But the change must come from within, and releases a little of the cynicism so there are several good examples out there at the show – which Urquiolas own carpets of waste materials from the producer Gans factory, or Kartells the development of new bioplastics. Different woods have also largely replaced the resource-intensive materials such as plastic and aluminum of many manufacturers.

”Componibili” by Anna Castelli Ferrieri for Kartell in 1957, now in bioplastic. Photo: Simona Pesarini

as the Italian Lago, who creates stylish furniture both for home and public environments, working with sustainable materials and social ambitions – ”out of respect for the future”. As inspiration for this year's collection, they have visited four of the world's most climate-smart cities, including Malmö, noted for its economical use of water.

Others have a more relaxed attitude to the environmental issue. Poltrona Frau has built up a booth as big as a normal city blocks, while Natuzzi has allowed the designer Marcel Wanders to create a fictional environment for a wealthy globetrotter with furniture in dull colors, surrounded by kolonialistisk props. In the booth, playing a pianist on a grand piano, while selected visitors sippar on the champagne.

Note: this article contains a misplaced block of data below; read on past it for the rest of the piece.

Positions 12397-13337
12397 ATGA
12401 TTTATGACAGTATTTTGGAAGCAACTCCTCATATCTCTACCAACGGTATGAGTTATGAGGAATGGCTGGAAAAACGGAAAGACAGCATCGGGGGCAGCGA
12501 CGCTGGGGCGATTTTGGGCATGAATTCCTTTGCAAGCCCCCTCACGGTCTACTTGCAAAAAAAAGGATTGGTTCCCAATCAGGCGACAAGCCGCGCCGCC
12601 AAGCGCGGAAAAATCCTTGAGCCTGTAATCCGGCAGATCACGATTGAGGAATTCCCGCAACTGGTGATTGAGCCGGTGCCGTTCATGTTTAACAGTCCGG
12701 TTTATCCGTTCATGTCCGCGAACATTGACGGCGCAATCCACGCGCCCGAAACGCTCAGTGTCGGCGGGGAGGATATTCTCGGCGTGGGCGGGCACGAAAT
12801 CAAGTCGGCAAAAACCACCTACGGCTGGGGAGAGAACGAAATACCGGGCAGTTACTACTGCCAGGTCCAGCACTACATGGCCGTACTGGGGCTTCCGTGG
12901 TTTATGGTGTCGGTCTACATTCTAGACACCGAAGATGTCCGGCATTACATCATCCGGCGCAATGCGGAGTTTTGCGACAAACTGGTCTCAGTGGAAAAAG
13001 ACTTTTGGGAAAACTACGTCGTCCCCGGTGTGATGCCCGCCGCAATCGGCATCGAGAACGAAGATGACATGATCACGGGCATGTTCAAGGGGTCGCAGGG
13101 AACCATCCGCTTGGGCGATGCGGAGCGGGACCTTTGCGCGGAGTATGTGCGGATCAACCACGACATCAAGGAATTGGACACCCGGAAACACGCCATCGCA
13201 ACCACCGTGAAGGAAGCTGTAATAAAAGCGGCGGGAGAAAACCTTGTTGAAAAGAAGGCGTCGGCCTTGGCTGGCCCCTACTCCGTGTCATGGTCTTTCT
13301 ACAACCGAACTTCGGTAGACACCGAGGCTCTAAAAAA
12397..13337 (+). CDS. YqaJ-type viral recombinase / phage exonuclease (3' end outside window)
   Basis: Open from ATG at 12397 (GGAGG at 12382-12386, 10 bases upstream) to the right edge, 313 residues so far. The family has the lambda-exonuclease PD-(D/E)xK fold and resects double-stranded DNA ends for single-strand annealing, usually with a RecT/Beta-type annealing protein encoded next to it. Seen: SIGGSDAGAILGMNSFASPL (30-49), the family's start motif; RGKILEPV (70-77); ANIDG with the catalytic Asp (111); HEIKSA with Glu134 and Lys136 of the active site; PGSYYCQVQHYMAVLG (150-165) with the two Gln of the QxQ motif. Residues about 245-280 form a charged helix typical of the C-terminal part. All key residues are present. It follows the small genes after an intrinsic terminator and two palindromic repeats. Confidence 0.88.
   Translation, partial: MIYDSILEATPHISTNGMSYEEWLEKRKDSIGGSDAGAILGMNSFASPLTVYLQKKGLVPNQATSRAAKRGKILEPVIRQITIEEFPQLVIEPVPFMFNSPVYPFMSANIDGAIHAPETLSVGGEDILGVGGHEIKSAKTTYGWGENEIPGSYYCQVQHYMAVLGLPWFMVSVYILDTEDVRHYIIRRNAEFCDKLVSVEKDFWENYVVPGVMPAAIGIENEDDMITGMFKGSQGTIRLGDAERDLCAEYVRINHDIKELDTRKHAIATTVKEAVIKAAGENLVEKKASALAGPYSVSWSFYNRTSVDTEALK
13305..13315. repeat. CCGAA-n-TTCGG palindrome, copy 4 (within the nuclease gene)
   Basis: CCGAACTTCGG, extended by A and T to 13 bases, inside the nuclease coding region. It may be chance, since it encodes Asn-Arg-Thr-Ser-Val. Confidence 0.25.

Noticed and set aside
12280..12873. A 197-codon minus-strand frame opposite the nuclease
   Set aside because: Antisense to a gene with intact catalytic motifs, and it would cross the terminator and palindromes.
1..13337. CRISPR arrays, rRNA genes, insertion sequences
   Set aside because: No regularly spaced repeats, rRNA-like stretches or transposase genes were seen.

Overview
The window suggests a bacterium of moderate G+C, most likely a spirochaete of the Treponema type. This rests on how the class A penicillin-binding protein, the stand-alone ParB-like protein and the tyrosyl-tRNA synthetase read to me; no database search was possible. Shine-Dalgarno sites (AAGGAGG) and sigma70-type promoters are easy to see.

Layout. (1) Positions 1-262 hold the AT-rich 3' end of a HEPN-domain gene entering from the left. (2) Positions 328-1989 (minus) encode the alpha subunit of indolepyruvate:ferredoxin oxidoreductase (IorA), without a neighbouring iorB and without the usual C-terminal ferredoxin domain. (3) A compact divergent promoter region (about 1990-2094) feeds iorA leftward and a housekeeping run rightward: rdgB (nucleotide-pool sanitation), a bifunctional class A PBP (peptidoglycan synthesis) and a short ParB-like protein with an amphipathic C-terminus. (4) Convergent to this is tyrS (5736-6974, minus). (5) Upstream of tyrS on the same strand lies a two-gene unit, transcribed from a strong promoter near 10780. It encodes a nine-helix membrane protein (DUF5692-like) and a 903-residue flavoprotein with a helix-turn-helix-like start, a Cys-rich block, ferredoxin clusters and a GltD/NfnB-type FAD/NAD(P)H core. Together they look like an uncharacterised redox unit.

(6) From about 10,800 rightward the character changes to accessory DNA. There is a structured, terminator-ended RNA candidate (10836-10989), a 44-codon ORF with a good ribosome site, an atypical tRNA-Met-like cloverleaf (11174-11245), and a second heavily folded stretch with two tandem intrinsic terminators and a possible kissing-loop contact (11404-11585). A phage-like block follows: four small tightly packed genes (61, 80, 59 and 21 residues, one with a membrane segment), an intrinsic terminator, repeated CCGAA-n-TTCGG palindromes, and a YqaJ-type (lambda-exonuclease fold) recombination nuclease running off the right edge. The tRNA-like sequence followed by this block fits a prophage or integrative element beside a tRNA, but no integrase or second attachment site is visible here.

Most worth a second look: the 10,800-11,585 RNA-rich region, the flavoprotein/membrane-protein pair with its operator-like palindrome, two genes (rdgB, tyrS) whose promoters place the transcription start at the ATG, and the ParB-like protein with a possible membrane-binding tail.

Skyline of the Marcel Wanders for Natuzzi. Photo: Natuzzi

It may be a bit offensive, but at the same time, an extremely well executed installation, with formmässig flair and high-quality materials. And to be honest, it is primarily the aesthetic experiences to take away from the Salone del Mobile, as the official name reads.

to a large part of the bright spring colors and generous forms – the sofas are deep, which double beds – with green plants and recorded birdsong as recurring props. It is the design equivalent of ”comfort food”, with a recession looming, we are expected to want to take us back to a cozy, safe home.